Maud Martha

Maud Martha by Gwendolyn Brooks (1953). Brooks is best known for her poetry about African American life in Chicago, winning the Pulitzer Prize for Annie Allen (1949). In Maud Martha, Brooks switches to prose fiction, recounting the stages of a young woman’s life during the 1930s and 1940s.

McTeague

McTeague by Frank Norris (1899). Gritty realism, social conscience, and American dreams power this tale of an oafish mineworker who becomes an unlicensed dentist in San Francisco. He marries a young woman and together they share a happy life, until she wins a small fortune in the lottery.

Medea

Medea by Euripides (431 b.c.e.). What would you do if the man who promised you love, children, and a throne, after convincing you to slay your brother and exile yourself from your home, decided to marry a richer woman instead?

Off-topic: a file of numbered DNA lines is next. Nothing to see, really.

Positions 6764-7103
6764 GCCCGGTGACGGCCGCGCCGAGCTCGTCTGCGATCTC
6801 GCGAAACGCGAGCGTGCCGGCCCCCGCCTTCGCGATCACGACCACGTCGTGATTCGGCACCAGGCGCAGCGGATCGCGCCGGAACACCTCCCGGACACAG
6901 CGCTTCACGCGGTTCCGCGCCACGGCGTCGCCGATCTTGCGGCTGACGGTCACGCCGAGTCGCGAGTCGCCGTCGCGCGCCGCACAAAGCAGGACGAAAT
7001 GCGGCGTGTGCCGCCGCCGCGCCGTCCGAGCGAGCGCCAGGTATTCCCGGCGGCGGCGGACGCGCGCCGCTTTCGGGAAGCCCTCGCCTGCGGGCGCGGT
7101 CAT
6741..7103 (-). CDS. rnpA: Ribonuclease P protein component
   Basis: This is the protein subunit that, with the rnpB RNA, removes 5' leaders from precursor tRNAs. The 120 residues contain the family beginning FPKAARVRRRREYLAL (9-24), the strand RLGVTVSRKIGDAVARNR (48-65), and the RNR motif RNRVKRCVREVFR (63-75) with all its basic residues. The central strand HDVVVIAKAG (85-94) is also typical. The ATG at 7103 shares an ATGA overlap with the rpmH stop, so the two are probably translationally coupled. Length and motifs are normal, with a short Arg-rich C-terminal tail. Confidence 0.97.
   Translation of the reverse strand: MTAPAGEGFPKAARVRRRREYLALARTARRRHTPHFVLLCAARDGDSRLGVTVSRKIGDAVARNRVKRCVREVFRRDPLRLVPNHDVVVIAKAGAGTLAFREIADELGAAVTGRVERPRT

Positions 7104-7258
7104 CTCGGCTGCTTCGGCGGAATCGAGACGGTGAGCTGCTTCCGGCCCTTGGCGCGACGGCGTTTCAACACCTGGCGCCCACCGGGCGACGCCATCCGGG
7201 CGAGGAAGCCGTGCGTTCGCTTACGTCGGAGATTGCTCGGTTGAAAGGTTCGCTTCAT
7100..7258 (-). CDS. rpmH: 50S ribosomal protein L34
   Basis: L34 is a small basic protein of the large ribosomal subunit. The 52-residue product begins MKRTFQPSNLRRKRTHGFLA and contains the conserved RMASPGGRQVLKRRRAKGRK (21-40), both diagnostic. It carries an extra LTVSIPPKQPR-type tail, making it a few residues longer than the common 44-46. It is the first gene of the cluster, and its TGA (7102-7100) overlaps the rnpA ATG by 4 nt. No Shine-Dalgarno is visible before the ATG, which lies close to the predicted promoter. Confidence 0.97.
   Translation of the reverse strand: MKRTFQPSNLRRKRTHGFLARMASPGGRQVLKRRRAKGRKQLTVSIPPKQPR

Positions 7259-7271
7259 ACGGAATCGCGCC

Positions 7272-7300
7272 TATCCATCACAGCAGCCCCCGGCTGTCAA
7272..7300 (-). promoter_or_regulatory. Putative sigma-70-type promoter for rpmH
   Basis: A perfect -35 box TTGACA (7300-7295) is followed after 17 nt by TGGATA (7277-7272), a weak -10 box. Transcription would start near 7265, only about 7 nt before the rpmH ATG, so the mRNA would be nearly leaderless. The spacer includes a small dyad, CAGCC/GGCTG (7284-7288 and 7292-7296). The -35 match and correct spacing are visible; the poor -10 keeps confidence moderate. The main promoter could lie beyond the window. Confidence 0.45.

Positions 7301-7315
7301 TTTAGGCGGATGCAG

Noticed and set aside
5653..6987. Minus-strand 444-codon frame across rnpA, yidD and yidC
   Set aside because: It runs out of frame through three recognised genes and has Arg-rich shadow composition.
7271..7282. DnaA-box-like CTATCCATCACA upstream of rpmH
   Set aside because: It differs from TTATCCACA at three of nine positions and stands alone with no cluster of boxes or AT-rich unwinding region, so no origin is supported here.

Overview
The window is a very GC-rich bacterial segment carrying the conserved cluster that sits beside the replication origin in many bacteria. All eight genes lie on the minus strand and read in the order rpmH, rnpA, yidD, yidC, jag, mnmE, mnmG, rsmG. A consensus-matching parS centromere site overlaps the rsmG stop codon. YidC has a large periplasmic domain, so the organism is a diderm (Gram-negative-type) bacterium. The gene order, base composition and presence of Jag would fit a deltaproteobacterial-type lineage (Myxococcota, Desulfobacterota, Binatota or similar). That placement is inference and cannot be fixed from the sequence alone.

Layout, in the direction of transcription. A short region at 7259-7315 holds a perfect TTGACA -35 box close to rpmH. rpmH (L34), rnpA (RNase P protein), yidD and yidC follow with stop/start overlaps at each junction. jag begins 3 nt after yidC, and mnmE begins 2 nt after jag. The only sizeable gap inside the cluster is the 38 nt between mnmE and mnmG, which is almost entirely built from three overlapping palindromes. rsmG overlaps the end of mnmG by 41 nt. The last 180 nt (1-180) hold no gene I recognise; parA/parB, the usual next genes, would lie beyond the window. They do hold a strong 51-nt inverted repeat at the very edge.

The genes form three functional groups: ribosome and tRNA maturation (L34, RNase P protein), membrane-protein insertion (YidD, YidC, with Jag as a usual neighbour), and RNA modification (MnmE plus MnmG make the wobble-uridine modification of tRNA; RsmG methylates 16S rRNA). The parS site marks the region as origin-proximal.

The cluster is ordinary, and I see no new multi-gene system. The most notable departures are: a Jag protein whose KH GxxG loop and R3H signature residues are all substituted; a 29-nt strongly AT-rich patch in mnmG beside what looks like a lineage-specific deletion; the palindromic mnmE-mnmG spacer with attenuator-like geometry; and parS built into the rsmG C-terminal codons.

Metamorphoses

Metamorphoses by Ovid (8 c.e.). Shining through Ovid’s poetic encyclopedia of myths involving the transformations of gods and humans is this Heraclitean truth: existence is change. His versions of Orpheus, Narcissus, Pygmalion, and Hercules have been etched in our collective memory. Yet he was, as a critic once said, “counter-classical”—fun rather than imperial, personal rather than grave.

Midnight's Children

Midnight’s Children by Salman Rushdie (1981). Years before The Satanic Verses, Rushdie had already won the Booker Prize for this reverential and blasphemous novel. Two babies born at the precise moment modern India came into existence—one Muslim, one Hindu—are then switched at birth and grow up in the other’s faith.

Mildred Pierce

Mildred Pierce by James M. Cain (1941). After shedding her philandering, unemployed husband, Mildred Pierce works menial jobs to support her two children before discovering a gift for making and selling pies in Depression-era California. She’s a strong woman with two fatal flaws—an attraction to weak men and blind devotion to her monstrously selfish daughter Veda.

Moby-Dick

Moby-Dick by Herman Melville (1851). This sweeping saga of obsession, vanity, and vengeance at sea can be read as a harrowing parable, a gripping adventure story, or a semiscientific chronicle of the whaling industry.